On This Day: Remembering An Exemplary But Often Overlooked Lady Macbeth Interpreter

(Credit: Mara Zampieri Website) Mara Zampieri's Lady Macbeth is a legendary interpretation.

Name your favorite Lady Macbeth from Verdi’s opera. Go ahead. I bet many of you threw around the name Maria Callas. Or Leonie Rysanek, Shirley Verrett or in modern times Anna Netrebko, Maria Guleghina or Liudmyla Monastyrska.

How many of you had Mara Zampieri at the top of that list? For those of you who picked the Italian soprano, who turns 65 years-old on Jan. 30, 2017, thank you.

If you Google search her name, videos of this role are the first ones to pop up. But unfortunately, she isn’t among the most popular of singers, her interpretation often getting unjustly overlooked.

I personally adore her interpretation, finding so many fascinating elements in it that I find in few others. For one, the vocal approach fits into Verdi’s original call for anything but a beautiful voice. Many singers due this brilliantly,  but Zampieri has impeccable timing. You might be lulled into hearing for a bit and then suddenly, she’ll do something you feel like you’ve never heard before. Amid her rapid vibrato, she’ll throw in a tone that lacks it altogether, adding a sudden contrast from a more wholesome tone. She hits all the coloratura passages with directness and accuracy that few others achieve, the clarity giving the character’s violent qualities more edge. And her sudden tempo shifts add tremendous excitement to the proceedings. I don’t think there is a recording out there in which the soprano manages those final coloratura runs on “Il pugnal” in the Act 1 cabaletta “Por tutti sorgette” with such exactitude, every single note discernible.

And can we please talk about the piannissimi? Her voice takes on an airy complexion that is ghoulish in nature, making the character all the more frightening and conniving. This is most powerful in her “La Luce Langue” as through her voice we can hear snake-like utterances during the phrases “Ai trapassati regnar non cale; A loro un requiem, leternità;” we can practically feel the slime. It’s chilling.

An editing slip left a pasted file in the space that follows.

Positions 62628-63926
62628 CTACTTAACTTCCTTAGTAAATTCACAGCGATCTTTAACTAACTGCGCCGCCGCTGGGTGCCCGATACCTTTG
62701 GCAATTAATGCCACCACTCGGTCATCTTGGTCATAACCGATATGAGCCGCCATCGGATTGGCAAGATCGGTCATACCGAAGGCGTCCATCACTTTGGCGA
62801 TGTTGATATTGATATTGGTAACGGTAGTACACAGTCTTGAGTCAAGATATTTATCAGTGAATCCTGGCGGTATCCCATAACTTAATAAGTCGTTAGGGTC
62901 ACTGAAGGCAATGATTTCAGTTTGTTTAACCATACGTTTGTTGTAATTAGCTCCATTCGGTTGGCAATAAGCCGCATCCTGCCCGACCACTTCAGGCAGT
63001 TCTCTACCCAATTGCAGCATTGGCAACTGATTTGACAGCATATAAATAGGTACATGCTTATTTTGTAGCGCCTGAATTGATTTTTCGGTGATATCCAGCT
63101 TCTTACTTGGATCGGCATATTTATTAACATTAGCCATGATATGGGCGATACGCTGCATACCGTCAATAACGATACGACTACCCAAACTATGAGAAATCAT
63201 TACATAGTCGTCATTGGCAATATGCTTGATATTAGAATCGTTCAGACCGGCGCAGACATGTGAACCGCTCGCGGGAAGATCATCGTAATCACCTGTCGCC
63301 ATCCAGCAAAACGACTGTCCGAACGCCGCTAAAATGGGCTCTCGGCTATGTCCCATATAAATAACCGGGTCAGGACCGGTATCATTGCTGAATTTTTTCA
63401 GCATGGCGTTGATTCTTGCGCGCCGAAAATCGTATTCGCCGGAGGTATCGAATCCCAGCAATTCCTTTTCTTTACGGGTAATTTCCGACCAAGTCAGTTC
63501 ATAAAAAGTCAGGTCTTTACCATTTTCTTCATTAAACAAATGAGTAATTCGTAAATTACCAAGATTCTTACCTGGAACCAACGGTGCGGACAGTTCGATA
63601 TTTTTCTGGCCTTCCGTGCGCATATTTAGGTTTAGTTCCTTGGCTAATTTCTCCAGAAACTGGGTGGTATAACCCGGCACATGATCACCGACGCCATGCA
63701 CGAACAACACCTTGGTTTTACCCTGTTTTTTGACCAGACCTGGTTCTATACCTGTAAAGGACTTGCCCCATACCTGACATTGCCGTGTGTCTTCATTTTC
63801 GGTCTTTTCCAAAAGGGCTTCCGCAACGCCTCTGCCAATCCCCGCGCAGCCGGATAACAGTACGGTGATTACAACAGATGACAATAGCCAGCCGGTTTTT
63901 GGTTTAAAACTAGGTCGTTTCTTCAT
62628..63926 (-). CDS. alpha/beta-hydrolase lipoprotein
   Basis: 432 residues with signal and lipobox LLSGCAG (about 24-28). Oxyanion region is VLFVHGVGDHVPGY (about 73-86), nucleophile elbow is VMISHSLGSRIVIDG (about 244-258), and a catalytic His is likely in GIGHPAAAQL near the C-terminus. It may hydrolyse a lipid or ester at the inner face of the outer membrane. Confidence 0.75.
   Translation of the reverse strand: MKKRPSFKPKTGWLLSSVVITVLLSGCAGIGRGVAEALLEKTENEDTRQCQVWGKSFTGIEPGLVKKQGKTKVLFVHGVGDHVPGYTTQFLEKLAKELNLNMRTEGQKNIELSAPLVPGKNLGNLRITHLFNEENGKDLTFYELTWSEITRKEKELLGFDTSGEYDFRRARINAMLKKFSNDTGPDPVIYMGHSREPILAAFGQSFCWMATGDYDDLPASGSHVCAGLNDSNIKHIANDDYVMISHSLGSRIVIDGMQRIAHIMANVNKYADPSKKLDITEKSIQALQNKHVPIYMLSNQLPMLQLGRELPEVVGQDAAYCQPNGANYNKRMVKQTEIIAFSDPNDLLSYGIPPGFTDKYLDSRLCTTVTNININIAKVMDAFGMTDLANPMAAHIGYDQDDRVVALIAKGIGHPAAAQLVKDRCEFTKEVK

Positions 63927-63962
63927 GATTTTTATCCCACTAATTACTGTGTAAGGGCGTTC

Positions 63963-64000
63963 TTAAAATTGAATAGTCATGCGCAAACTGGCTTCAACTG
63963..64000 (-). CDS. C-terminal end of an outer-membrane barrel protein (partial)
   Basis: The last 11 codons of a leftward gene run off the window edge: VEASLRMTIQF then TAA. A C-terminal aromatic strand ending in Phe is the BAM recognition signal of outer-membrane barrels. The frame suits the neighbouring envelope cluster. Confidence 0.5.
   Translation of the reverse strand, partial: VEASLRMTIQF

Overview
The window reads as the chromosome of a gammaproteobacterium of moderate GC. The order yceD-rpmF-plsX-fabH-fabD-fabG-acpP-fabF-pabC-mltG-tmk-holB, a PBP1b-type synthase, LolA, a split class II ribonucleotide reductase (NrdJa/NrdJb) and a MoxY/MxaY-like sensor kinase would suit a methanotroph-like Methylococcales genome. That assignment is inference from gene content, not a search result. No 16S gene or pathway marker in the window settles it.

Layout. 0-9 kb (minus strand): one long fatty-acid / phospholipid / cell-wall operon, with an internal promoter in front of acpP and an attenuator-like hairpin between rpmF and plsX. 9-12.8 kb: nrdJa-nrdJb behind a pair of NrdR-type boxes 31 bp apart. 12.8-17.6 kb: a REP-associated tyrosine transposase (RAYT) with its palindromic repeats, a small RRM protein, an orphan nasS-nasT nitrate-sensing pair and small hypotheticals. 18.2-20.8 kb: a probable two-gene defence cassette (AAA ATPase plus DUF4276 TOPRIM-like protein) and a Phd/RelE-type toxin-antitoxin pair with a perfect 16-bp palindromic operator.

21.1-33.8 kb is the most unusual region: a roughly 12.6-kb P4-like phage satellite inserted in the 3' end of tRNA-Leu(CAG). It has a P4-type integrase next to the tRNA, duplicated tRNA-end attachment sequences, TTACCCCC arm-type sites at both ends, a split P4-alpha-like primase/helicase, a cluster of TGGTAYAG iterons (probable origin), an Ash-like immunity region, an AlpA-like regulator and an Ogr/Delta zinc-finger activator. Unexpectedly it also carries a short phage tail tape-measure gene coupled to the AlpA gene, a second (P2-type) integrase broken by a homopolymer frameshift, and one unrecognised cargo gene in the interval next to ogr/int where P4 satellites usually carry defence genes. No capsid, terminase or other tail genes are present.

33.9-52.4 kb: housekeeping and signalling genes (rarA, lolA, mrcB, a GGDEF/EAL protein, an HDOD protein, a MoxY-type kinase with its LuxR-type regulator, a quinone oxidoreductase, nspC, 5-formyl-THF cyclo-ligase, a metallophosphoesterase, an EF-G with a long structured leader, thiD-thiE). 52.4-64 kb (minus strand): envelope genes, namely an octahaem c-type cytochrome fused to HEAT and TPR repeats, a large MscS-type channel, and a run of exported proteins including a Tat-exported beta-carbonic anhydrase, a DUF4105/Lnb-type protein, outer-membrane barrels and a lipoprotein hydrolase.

And yet when she uses this very technique during the sleepwalking scene, the airy quality expresses the life being sucked out of her. Where some singers might see this as a battle to stay alive, as Leyla Gencer does in her fantastic recording, the struggle has already been decided in Zampieri’s, making us suddenly see a fragile Lady Macbeth that has collapsed under the weight of her crimes. Watching her acting, still physically but potent in her facial expression, we are instantly drawn into every single moment, every phrase like a last breathe, the sense of doom growing more and more prominent as the scene unfolds. Her “Ahime” halfway through is but a gasp of sound, propelling her voice back to life for but a few moments before descending into nothingness, her eyes agape.  Extended notes that require full vocal resources still showcase a more delicate approach from earlier expressions, no passage delivered with any aggression. At times it is almost like watching a completely different character from the more vicious and calculated version we see in the other scenes, giving this performance tremendous dramatic range and nuance.

 

About the Author

David Salazar
Prior to creating OperaWire, DAVID SALAZAR, (Editor-in-Chief) worked as a reporter for Latin Post where he interviewed major opera stars including Placido Domingo, Anna Netrebko, Vittorio Grigolo, Diana Damrau and Rolando Villazon among others. His 2014 interview with opera star Kristine Opolais was cited in a New York Times Review. He also had the opportunity of interviewing numerous Oscar nominees, Golden Globe winners and film industry giants such as Guillermo del Toro, Oscar Isaac and John Leguizamo among others. David holds a Masters in Media Management from Fordham University. During his time at Fordham, he studied abroad at the Jagiellonian University in Poland. He also holds a dual bachelor’s from Hofstra University in Film Production and Journalism.

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